This will be my last blog from Copenhagen before I catch the train back to London tonight. What can I say? It has been an experience. Not always enjoyable, but definitely instructive.
One of my abiding memories will be of the dinner I had on Friday night with the President of Kiribati and his delegation. The mood was bittersweet, poignant in its defiant optimism in the face of enormous disappointment – if “disappointment” can be a word adequate to describe a country’s reaction to its own death sentence.
The woman who had danced at the Kiribati side-event made a speech in which she declared, “We still still be here, we will not go down.” The irony was almost too much to bear. The President was open about his feelings, “We are trying to maintain our composure, but I am very sad… We were naive and vulnerable… I wish I was so much more ruthless.”
He acknowledged that he would face criticism at home for not having achieved more, but really, what more could they have done? They came. They presented their case to the assembly. They gave a side event demonstrating the scientists’ projections for their future – or lack of it. But they were ignored. Their voices were not heard, drowned out by the booming baritone of Big Money.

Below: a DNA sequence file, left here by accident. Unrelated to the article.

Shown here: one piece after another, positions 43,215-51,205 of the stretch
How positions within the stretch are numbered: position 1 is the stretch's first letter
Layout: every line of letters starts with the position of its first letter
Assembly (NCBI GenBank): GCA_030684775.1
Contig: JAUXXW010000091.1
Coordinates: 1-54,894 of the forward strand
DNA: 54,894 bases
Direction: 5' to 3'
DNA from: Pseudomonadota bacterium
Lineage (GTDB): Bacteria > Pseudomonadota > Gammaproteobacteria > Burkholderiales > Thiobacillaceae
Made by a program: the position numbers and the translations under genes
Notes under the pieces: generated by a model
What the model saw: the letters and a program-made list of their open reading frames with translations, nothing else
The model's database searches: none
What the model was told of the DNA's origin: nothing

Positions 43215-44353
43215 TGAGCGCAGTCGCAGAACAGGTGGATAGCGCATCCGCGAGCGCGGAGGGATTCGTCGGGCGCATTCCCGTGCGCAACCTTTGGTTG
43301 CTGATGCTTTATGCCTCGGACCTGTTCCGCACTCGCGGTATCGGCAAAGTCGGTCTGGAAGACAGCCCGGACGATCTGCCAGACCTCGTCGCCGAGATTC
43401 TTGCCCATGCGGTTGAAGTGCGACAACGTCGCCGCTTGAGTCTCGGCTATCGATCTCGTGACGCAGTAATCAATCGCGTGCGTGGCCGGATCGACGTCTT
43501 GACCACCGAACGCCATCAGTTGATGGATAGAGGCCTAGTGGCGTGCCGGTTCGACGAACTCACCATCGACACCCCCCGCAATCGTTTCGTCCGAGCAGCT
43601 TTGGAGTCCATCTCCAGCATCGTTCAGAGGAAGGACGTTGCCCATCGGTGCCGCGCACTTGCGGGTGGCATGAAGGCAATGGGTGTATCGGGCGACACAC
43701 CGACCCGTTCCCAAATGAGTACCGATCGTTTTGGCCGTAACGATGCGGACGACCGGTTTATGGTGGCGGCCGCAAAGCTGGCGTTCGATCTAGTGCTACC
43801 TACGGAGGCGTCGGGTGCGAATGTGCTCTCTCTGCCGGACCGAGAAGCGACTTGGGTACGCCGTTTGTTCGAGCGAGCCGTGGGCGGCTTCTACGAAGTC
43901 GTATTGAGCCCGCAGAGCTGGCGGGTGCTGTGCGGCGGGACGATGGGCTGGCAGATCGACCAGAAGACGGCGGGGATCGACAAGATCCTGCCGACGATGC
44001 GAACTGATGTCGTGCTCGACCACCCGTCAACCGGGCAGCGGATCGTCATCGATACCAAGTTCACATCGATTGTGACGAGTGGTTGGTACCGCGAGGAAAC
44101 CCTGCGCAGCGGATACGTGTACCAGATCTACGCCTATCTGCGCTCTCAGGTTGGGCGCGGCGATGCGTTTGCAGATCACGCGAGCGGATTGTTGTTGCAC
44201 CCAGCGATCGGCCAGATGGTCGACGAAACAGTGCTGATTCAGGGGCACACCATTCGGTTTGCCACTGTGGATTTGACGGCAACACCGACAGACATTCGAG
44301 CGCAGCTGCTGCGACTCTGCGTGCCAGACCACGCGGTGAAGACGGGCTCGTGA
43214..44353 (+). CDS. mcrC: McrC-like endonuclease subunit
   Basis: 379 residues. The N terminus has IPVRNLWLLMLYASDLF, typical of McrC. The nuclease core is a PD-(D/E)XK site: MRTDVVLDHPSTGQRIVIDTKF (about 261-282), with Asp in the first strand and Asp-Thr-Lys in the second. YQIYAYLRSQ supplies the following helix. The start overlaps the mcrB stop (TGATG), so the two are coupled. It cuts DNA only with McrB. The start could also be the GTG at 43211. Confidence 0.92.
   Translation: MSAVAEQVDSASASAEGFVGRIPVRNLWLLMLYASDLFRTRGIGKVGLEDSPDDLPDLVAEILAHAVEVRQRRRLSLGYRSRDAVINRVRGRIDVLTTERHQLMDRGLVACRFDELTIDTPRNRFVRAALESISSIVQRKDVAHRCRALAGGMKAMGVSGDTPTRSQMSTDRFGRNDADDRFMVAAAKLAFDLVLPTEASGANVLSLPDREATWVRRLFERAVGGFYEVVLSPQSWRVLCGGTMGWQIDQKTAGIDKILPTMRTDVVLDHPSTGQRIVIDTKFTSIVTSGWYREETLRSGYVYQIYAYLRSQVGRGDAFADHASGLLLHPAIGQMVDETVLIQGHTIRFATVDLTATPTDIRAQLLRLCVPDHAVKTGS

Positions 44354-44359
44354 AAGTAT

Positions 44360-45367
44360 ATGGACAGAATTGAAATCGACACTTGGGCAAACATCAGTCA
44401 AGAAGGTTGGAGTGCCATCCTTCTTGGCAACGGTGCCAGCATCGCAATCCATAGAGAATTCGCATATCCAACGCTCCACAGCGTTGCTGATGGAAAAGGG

In a veiled criticism of the process that had let them down by excluding them and most of the world’s smaller and still developing nations, the President commented, “There is no exclusion in our society.” And he issued me a personal invitation to spend time with him and his family on one of the outer islands, to witness firsthand the multiple layers of their culture, to its deepest spiritual core.
After the President’s speech, the assembled delegation spontaneously burst into song. It was a beautiful sound. The President translated for the non I-Kiribati speakers. The general gist of the words was that no matter how lovely any other islands may be, there is no place so special to them as the islands of Kiribati. Yet those islands seem unlikely to survive the century, if the scientists are right.
Linda Anderson, the filmmaker who with her husband created the short movie “Kiribati – A Call To The World” (available on YouTube) -summed it up. “They play dirty, don’t they?”
They do. We have all learned a lot about the REAL rules of the game during these formative days in Denmark. And next time we will arrive better prepared. The fight for justice does not end here.
Hard-hitting advice from someone who understand the rules of the game: No one is going to save you fools
NGOs combine forces going forward – We’re not done yet
And a final note – Tweet posted by me yesterday, adapted and updated: Post-COPulation syndrome: a feeling of anticlimax, disillusionment, cynicism. Leading to increased fire in the belly.